15 June 2007
WHITEHALL SHAKE-UPS NEED MPs VOTE
PASC report says effective checks needed on Prime Minister’s power
In a report released today, the Commons Public Administration Select Committee (PASC) says that major changes to the machinery of government should be subject to Parliamentary approval.
Senior judges and former Home Secretaries are among those who have been critical of the recent changes to the Home Office and the creation of a new Ministry of Justice. In addition, there has been speculation about further changes to the landscape of Government when the new Prime Minister takes office. The Committee calls for a “constitutional safeguard” - a change to the law to make Parliamentary approval of large scale changes mandatory.
“At present the Prime Minister can effectively make almost any change at will. There needs to be a mechanism to ensure that changes are fully considered before implementation, and that the reasoning behind them stands up to scrutiny.”
The Committee says departmental changes can have “unintended consequences” and may carry significant costs. The Ministers of the Crown Act of 1975, which is supposed to act as a Parliamentary check on the Prime Minister’s power, “does not serve that function well”. The report recommends the Act should be “amended so that significant changes to the Machinery of Government require the assent of both Houses of Parliament”.
It also says that “public money should not be invested in structural changes until they have been approved by Parliament”. If the Act cannot be amended in time, the Committee hopes the new Prime Minister will act in the spirit of it and invite Parliament to approve any proposed changes.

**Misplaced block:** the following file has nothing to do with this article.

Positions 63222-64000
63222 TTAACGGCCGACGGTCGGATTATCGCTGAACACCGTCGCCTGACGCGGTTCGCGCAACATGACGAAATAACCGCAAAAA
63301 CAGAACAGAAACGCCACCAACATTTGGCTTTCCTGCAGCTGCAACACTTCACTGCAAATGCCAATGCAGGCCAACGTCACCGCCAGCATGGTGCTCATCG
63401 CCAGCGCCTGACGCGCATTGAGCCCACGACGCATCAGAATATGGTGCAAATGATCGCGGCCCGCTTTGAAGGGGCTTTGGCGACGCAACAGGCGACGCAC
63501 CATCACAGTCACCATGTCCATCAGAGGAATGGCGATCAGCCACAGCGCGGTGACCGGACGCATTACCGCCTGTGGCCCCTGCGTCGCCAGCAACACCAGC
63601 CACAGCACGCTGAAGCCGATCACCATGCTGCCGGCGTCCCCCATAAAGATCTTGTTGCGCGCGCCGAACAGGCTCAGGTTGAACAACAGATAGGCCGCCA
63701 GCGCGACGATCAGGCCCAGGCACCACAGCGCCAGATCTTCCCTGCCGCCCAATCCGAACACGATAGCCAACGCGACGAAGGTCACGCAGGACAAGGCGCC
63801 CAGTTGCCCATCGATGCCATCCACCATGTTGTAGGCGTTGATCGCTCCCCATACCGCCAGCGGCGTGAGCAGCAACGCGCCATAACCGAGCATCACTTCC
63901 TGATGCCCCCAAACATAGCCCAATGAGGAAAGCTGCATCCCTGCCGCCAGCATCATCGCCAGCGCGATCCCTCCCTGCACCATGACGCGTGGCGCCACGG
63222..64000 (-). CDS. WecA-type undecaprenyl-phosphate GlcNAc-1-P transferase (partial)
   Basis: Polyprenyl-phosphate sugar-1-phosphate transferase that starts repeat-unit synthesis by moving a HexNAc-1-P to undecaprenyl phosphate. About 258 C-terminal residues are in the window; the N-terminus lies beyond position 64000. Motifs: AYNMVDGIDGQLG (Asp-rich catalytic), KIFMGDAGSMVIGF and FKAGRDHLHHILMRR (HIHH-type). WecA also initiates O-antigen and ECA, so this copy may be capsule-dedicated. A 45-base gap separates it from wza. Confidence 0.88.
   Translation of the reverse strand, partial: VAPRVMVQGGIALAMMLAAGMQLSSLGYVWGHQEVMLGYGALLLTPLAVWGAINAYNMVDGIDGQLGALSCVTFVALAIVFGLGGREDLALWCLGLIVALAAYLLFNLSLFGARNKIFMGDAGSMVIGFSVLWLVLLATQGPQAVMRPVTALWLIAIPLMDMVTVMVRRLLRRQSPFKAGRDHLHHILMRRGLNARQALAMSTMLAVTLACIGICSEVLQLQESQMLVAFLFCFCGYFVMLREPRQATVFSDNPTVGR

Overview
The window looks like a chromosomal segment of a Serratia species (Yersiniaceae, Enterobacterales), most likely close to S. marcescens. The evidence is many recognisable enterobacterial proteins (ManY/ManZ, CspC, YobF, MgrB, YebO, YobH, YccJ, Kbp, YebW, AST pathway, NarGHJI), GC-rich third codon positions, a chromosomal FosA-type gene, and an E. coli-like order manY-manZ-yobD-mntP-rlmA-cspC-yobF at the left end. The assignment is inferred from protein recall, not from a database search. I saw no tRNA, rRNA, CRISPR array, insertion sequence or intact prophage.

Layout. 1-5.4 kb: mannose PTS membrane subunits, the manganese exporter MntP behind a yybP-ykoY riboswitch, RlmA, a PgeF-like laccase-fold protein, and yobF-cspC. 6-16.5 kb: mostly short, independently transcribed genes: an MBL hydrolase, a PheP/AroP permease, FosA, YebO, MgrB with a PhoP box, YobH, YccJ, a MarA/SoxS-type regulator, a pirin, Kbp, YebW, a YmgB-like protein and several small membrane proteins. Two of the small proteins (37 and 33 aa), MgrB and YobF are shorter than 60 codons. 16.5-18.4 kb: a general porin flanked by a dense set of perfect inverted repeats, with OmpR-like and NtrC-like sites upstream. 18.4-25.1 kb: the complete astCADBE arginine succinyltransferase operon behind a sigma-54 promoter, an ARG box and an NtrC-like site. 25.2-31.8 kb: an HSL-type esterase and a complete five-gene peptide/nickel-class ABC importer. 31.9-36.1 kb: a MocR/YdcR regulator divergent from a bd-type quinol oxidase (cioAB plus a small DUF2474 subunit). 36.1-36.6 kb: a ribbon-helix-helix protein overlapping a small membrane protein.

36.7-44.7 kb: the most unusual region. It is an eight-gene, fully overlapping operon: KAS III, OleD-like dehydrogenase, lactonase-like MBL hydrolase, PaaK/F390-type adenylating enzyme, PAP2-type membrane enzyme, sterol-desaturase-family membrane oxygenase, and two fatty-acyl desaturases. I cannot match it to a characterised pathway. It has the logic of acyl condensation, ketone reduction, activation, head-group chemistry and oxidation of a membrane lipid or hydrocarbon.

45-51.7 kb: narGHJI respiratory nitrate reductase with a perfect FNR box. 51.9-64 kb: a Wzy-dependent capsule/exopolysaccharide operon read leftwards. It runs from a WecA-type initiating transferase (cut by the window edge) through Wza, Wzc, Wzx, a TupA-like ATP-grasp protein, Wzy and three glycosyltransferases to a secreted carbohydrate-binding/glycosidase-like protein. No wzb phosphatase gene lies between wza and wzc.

The report is published ahead of the existing Prime Minister’s valedictory session with the Liaison Committee of all Commons Select Committee chairs.
Tony Wright MP, Chairman of the Committee, said: “Significant changes to the machinery of Government take time to bed in, and services can suffer in the meantime. The costs are not just financial - although these can be significant. Governments also stand to lose expertise, institutional memory and strategic focus. The benefits may well justify these costs, but given what is at stake these changes should be put to Parliament with a full and honest consideration of likely costs and benefits before any changes are made.
“We are working with a system basically bequeathed to us a century ago. It may be that this is still fundamentally the right structure for Government, but given the number of changes to the machinery in recent times, and the issues thrown up by recent changes, the time is ripe for a broader look at the structure of Government for the modern age.”
Notes to editors:
1. The new Prime Minister is expected to take office in the week commencing Monday June 25.
2. Tony Blair’s final session as Prime Minister before the Liaison Committee takes place on Monday June 18 at 11am. The session is scheduled to last around one and a half hours, with the backbench Chairs of all Commons Select Committees expected to question the Prime Minister on his time in office and over a range of domestic and international issues.
For more information about the work of the Committee, visit our website at
The Committee was nominated on 13 July 2005. Its terms of reference are to examine the reports of the Parliamentary and Health Service Ombudsmen, and to consider matters relating to the quality and standards of administration provided by Civil Service departments, and other matters relating to the Civil Service.
The Membership of the Committee is as follows:
Tony Wright (Chairman) (Lab) (Cannock Chase), Mr David Burrowes (Con) (Enfield, Southgate), Paul Flynn (Lab) (Newport West), David Heyes (Lab) (Ashton under Lyne), Kelvin Hopkins (Lab) (Luton North), Mr Ian Liddell-Grainger (Con) (Bridgewater), Julie Morgan (Lab) (Cardiff North), Mr Gordon Prentice (Lab) (Pendle), Paul Rowen (Lib Dem) (Rochdale), Charles Walker (Con) (Broxbourne), Jenny Willott (Lib Dem) (Cardiff Central)
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